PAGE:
We had the good fortune of connecting with Tyler Schuelke and we’ve shared our conversation below.
Hi Tyler, what do you attribute your success to?
I’d say authenticity…but then someone calling themselves authentic screams, well, inauthentic. I mean it in the sense that it took a long time to figure out that being myself is the most important aspect I can bring to acting, to creating content. In an industry of opinion, it’s easy to stray from what makes you unique to cast or work with. I have grown confident in my abilities and allowed myself to give in to what I am doing with that. It doesn’t mean I don’t take criticism or feedback, learning and growing is never ending and just as important, but I’ve tried several different peoples version of what Tyler I should be. What’s been key is being the real one because my brand is me. I reach out when I wouldn’t before, which leads to a second reason for success – other people. Friends, colleagues, industry professionals, the assistant to the assistant; it’s all about connections. Not just in the sense of who they are and how they can help you or who you know but actually connecting with them and likability. Everything is a team effort and knowing what you can bring to that team is important. I truly believe collaboration is the key to success. It also doesn’t hurt to scratch someones back, it really helps when you get your own creative itch later.
Can you open up a bit about your work and career? We’re big fans and we’d love for our community to learn more about your work.
I try to blend reality in my fictional work and comedy. We live at a time where a lot of people think there isn’t an original idea out there. I don’t share in this belief, but I understand the need to know it for creating content. So I try to take situations that we don’t normally get presented with and turn them on their head. For example, every time I saw something like torture in an action or drama movie, it was always done by some huge, intimidating, straight dude – I made the short ‘Torture Trouble’ about a gay couple who go on their first torture session together, one trying to “train” the other and it doesn’t go well. I looked for the comedy and honesty in the relationship but also the absurd situation. My brand of comedy is quick and wordy, awkward and dare I say borderline dad humor. I love a solid pun. But I also like to lean into the darker side of things, that’s what I’m drawn to. I look up to those who can ground an unreal situation. It’s just like with acting in the sense of pouring myself in, I write what inspires me, what makes me laugh, what I think is original or unique and I unleash it. Wait, that’s not true. I send it around and get a lot of trusted feedback then I give it one of those extendable leashes; it’s out there but always close.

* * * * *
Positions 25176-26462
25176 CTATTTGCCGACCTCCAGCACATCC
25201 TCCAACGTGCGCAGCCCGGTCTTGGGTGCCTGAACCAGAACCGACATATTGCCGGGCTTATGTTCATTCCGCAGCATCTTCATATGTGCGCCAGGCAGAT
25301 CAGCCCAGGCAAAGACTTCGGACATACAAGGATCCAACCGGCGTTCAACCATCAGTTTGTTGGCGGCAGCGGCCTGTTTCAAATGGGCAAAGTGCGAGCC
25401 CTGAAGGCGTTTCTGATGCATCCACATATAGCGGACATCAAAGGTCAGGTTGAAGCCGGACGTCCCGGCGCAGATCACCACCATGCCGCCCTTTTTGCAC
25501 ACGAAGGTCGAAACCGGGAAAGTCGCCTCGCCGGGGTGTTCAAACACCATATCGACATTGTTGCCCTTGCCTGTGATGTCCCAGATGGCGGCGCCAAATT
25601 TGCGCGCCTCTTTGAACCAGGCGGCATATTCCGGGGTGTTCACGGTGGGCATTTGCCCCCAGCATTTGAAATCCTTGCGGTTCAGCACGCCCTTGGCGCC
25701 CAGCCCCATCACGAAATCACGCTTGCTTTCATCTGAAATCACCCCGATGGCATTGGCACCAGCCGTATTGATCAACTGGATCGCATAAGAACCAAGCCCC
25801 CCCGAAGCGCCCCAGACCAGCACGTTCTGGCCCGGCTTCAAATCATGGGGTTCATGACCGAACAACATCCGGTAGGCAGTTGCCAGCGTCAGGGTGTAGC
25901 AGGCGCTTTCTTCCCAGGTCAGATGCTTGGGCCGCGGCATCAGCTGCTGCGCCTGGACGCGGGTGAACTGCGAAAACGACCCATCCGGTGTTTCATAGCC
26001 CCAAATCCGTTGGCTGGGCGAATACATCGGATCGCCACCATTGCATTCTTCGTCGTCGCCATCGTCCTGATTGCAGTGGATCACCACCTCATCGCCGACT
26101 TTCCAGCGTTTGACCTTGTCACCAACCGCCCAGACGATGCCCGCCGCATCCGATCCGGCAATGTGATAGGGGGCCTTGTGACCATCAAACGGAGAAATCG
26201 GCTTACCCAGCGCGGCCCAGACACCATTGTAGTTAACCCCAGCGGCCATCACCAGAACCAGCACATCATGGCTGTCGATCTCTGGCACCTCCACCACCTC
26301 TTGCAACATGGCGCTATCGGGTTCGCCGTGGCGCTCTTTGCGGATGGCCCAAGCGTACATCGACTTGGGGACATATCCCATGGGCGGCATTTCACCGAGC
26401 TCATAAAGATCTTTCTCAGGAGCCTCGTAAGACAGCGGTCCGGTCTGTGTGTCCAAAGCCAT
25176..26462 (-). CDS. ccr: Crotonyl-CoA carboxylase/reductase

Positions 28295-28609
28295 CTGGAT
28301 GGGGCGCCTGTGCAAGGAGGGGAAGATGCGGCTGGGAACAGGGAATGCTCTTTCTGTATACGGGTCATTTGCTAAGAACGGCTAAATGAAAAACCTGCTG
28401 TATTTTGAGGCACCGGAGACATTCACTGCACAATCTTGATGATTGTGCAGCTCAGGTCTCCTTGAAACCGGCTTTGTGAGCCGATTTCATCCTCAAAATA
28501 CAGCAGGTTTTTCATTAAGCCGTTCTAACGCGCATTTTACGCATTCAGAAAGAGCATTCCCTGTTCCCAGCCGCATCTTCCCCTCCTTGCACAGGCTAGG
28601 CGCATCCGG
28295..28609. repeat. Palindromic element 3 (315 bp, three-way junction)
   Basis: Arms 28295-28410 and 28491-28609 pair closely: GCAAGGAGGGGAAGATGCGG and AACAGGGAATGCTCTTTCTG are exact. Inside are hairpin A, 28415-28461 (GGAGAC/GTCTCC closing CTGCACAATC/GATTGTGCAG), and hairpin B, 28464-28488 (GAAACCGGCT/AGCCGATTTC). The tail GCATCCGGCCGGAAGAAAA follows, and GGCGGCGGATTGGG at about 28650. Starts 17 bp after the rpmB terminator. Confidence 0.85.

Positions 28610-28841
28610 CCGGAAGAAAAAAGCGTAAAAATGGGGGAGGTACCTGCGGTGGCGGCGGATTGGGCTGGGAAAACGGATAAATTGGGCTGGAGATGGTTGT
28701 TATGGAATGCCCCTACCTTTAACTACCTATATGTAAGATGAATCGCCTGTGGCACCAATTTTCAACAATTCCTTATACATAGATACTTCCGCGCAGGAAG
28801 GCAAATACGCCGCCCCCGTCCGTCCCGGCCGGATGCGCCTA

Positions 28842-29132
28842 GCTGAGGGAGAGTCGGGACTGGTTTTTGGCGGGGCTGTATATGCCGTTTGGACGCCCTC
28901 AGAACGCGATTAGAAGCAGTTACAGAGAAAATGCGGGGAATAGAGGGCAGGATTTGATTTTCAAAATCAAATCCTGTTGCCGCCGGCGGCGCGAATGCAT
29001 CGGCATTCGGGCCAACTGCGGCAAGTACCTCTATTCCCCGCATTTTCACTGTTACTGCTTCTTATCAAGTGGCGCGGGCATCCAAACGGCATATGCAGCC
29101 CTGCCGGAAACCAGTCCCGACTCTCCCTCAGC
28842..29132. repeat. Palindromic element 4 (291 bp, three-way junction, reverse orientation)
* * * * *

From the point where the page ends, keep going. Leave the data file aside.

Any places to eat or things to do that you can share with our readers? If they have a friend visiting town, what are some spots they could take them to?
Oh man – that is such a tough one, there is so much to do! I would head out to the Getty Villa over near Malibu – it’s phenomenal. Greek, Roman and Etruscan art (and recreations) set in a villa designed from one back at Herculaneum (back in the day). My Aunt took me there when I first came to LA and it’s one of my favorite spots. Insane views of the water and since you’re so close to the water – hit up Malibu pier or head to Santa Monica or Venice beach. Rent some bikes, cruise around. In the summer its fun to catch a film outside at the Hollywood Forever Cemetery for Cinespia or more locally, I would take them to the Tar Pits and walk around then go to LACMA for a Friday jazz evening with a wine filled picnic on the lawn and live music! Gotta also give a shout out to The Little Bar on La Brea, it’s everything you would want in a little corner bar; gotta love an aptly establishment.
Shoutout is all about shouting out others who you feel deserve additional recognition and exposure. Who would you like to shoutout?
Nick Rood. He is incredulously earnest and a strong, constant support in my life and career. (Even that feels like an understatement.) He’s an outstanding editor with style and a creative eye. His head must be warm due to the many different hats he dons behind the scenes to help me flourish. But there’s more! He allows that safe space to trudge through the crap to get my character or piece just right, sans judgement. I couldn’t do this sans him. Jordan Van Clief is a close friend and a breath of fresh flair. We jive comedically and feed so well off each others energy, as well as believing in each others ideas. I’m thankful for her as a constant-creative-collaborator. A triple C! (We’ll turn it into a thing.) Jamie Brooks – holy wow I look up to her incredible writing. So clever, honest and hilarious. Always willing to help in whatever way she can. I’m lucky she is a cheerleader of mine, the support has been endless. I can’t not thank my family in Seattle who have always encouraged my ambitions endlessly. Before I even moved to LA they helped with everything. They even turned the living room into a green-screened tornado: Dad manning two fans, while Mom threw leaves everywhere, my brother tossing whatever he could find – they have gone to that level with all I do and I’m extremely grateful, not to mention lucky.
Other: IMDb: https://www.imdb.com/name/nm4399315/?ref_=nv_sr_srsg_0